By Pratch Rujivanarom
A special task force to tackle coral bleaching has been set up by the Marine Science Association of Thailand to monitor the bleaching problem and suggest mitigating measures.
Many reports of coral bleaching have been shared by the Facebook group “Thai Coral Reef Network” and local marine scientists since last weekend, showing coral bleaching this year has already spread over a wide area, especially in Gulf of Thailand, where the seawater temperature has reached as high as 32 degree Celsius.
According to the heat tolerance ability of coral in this region, bleaching will start when the seawater temperature rises beyond 30C for more than three weeks.
Former marine scientist at World Wildlife Fund Jirapong Jeewarongkakul said that due to the prolonged period of temperatures up to 32C at Koh Talu in Prachuap Khiri Khan, 5 to 10 per cent of corals in the area are already bleached.
Jirapong’s pictures from Koh Talu showed that many big staghorn coral had started to turn white, which signified the early stage of coral bleaching.
He also said that about 5 per cent of the corals at Koh Man Klang in Rayong were also damaged as the seawater temperature rose to 32C for several days.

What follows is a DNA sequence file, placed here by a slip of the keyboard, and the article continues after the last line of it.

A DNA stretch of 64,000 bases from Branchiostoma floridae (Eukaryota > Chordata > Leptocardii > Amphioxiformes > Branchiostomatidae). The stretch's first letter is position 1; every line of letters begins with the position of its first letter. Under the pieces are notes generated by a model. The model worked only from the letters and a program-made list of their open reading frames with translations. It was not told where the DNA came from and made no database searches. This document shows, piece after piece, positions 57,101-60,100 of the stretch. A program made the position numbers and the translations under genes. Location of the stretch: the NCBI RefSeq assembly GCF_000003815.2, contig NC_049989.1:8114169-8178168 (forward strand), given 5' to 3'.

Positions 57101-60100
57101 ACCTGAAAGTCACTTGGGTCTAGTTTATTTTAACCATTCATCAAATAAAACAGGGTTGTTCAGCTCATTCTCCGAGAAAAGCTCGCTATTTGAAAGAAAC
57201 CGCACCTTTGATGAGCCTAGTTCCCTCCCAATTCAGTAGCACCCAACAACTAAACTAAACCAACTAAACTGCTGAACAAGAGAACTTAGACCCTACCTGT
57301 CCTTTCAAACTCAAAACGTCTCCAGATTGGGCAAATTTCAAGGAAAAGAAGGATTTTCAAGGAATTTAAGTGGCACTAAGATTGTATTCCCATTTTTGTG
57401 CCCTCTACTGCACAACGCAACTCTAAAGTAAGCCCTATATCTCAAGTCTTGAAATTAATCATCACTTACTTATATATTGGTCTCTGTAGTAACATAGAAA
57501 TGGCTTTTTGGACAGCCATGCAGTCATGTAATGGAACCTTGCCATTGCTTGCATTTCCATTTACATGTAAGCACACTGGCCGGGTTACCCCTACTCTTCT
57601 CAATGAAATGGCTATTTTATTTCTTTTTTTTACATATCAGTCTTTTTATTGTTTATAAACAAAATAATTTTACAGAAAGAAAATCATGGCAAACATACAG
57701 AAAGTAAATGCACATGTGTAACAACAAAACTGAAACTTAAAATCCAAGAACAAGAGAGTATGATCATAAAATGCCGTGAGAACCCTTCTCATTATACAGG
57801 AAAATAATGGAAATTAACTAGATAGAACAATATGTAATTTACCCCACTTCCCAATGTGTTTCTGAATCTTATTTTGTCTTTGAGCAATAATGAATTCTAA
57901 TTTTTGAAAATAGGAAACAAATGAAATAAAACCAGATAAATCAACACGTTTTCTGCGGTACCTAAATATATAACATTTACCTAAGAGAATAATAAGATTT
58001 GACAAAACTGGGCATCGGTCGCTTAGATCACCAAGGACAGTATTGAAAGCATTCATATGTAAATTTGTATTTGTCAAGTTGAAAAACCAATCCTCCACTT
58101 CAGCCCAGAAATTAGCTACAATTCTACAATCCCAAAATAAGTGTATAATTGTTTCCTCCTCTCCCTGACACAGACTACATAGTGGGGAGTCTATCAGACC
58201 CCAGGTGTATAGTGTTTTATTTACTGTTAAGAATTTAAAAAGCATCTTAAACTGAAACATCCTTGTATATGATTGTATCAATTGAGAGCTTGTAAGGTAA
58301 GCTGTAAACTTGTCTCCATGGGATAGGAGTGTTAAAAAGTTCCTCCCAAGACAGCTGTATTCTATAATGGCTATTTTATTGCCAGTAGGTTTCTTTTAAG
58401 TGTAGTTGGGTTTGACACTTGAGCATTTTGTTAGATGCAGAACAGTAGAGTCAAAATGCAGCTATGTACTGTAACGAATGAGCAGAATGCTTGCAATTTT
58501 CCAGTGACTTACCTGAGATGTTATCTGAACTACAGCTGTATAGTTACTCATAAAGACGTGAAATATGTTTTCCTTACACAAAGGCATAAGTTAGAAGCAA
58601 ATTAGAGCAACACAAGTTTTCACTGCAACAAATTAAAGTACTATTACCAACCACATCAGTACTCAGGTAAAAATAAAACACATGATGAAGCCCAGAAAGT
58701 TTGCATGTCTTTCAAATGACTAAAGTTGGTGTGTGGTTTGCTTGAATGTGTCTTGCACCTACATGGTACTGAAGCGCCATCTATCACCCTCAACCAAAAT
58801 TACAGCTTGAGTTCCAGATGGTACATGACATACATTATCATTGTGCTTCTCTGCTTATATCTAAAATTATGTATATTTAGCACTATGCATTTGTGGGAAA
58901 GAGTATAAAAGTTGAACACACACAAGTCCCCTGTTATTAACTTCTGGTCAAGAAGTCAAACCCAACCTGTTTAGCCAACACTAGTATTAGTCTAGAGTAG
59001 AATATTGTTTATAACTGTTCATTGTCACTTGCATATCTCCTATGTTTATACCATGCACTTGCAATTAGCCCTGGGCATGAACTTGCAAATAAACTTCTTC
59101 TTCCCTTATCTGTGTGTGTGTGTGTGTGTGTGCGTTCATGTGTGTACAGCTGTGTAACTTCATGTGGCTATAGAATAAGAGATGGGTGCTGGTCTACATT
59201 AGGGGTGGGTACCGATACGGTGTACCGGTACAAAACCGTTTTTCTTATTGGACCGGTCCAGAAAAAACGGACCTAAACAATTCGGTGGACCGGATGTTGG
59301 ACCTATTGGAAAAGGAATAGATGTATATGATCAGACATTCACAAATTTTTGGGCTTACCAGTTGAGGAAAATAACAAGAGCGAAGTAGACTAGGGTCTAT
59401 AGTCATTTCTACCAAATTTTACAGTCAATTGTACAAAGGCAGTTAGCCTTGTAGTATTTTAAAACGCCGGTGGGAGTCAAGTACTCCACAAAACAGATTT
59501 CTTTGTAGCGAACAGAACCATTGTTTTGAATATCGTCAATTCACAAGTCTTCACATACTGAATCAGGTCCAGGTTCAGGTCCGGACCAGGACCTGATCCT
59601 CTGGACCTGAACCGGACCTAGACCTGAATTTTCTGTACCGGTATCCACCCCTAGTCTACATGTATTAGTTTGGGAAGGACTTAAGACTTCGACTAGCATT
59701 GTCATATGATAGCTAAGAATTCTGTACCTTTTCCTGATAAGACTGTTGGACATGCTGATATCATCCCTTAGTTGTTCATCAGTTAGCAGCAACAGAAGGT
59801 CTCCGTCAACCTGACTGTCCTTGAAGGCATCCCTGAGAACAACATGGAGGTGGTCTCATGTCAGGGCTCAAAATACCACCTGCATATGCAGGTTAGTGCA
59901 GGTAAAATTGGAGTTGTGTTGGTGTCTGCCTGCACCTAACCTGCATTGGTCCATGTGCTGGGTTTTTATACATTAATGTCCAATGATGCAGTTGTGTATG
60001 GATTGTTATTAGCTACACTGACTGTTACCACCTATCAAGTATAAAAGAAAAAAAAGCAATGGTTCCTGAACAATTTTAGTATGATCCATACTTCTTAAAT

He said if the seawater temperature does not cool soon, more corals may be damaged from bleaching and some may eventually die.
Sithiporn Pengsakul, marine biodiversity researcher from Ramkhamhaeng University, said that the southernmost coral reefs in the Gulf of Thailand at Koh Losin in Pattani also suffered from minor bleaching, as the seawater temperature was at 30C to 32C and 5 to 10 per cent of corals showed early signs of bleaching.
The Marine Science Association of Thailand on Monday announced the establishment of Thailand’s Coral Bleaching Taskforce 2018 to gather information on this year's coral bleaching problem and provide suggestions on the proper ways to deal with the current situation and prevent further damage.
The association said that although coral bleaching might be considered minor this year, water pollution and excessive tourism activities can aggravate the situation and disrupt the recovery of the coral reefs.